The problem of the pathophysiology of strabismic amblyopia may be approached from a number of points of view. Since this type of amblyopia is characterized by the absence of ophthalmoscopically demonstrable organic pathologic defects in the retina, many investigators have considered that the decrease in visual acuity results from an active inhibition in the visual cortex. Others have placed the seat of the inhibitory process in the retina itself. Still others have felt that in strabismic amblyopia there is a disturbance of the higher visual functions which results in an inability to integrate a sensed form into a meaningful percept. vom Hofe1 in 1930 first hinted at this possibility. Testing the visual acuity of amblyopic eyes with various simple geometric forms (rectangle, cross, circle, etc.), he reported that the responses of some of his patients were reminiscent of the behavior of the patients with traumatic lesions of the occipital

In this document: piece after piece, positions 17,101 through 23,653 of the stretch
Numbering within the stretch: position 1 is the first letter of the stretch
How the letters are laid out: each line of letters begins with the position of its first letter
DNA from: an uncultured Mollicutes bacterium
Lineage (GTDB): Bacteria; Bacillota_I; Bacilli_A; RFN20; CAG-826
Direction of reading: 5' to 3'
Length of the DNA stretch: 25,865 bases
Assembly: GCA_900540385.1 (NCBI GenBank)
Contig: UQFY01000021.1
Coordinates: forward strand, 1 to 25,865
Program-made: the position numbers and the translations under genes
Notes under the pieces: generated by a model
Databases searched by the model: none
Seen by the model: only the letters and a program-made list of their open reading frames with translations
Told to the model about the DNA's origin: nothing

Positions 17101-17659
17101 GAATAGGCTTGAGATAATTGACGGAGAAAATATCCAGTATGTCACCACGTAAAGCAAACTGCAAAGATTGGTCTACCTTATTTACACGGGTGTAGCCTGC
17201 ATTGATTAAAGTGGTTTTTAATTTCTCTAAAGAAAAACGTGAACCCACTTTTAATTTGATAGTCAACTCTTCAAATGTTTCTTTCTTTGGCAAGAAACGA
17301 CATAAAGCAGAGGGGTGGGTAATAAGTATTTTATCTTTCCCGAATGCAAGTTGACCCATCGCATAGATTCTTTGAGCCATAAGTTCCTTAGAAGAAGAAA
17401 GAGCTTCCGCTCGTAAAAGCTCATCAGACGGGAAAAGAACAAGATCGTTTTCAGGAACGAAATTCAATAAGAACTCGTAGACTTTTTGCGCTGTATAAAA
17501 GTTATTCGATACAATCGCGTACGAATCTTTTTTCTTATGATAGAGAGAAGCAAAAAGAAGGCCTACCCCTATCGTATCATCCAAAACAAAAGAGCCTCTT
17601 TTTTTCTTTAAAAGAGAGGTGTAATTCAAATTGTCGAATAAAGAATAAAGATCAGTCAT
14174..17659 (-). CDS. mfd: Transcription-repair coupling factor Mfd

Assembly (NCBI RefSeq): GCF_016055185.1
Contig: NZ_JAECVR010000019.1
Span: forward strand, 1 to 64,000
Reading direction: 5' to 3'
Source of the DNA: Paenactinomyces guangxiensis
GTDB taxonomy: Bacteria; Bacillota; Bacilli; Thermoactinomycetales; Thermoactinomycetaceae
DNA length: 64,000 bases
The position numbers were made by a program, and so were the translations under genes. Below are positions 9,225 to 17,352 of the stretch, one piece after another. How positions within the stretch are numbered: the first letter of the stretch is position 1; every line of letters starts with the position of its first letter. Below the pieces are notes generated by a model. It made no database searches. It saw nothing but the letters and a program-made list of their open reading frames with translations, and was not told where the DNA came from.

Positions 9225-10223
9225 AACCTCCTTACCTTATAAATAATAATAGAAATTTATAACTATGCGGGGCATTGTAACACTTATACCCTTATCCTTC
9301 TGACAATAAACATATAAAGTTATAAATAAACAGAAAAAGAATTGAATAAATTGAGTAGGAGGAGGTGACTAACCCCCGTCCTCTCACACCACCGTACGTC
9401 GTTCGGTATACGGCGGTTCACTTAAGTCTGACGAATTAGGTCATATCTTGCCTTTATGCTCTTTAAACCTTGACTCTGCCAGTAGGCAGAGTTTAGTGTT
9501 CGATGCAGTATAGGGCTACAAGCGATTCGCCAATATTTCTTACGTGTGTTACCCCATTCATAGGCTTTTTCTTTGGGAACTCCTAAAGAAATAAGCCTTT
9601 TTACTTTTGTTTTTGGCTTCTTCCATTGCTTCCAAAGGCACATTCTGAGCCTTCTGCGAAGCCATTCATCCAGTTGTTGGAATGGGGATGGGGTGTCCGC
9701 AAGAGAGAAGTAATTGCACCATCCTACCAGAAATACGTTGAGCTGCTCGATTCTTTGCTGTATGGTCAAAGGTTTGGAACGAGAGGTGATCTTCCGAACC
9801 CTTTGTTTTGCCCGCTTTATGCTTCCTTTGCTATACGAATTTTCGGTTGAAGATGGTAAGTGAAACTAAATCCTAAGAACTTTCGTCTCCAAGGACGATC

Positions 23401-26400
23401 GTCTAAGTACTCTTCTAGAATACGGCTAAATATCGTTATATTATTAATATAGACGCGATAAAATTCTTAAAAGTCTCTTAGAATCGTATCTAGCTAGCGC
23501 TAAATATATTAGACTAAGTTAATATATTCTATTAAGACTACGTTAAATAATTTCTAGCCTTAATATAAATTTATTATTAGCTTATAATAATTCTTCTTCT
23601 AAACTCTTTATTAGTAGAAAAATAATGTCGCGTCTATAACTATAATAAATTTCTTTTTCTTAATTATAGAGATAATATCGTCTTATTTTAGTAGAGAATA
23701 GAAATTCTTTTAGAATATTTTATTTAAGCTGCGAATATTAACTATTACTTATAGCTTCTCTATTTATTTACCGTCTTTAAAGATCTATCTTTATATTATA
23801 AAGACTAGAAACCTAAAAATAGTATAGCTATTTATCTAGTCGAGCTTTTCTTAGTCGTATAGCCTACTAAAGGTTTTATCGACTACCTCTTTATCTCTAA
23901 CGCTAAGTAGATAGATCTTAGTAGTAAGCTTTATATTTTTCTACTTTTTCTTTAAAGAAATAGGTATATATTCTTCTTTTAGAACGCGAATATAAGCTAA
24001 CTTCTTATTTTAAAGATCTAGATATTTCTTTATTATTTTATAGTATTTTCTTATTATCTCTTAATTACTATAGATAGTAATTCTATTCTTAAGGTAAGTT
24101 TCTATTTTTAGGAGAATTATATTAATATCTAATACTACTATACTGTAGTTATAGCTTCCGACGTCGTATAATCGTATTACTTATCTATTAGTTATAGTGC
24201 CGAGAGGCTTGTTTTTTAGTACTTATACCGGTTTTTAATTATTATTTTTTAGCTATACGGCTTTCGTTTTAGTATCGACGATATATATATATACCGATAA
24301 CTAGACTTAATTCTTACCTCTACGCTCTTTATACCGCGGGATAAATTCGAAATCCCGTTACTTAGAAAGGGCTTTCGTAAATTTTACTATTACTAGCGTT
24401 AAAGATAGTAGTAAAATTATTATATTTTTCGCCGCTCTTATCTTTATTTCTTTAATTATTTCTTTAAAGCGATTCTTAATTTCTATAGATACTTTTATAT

BURIAN HM, BENTON AL, LIPSIUS RC. Visual Cognitive Functions in Patients with Strabismic Amblyopia. Arch Ophthalmol. 1962;68(6):785–791. doi:10.1001/archopht.1962.00960030789013
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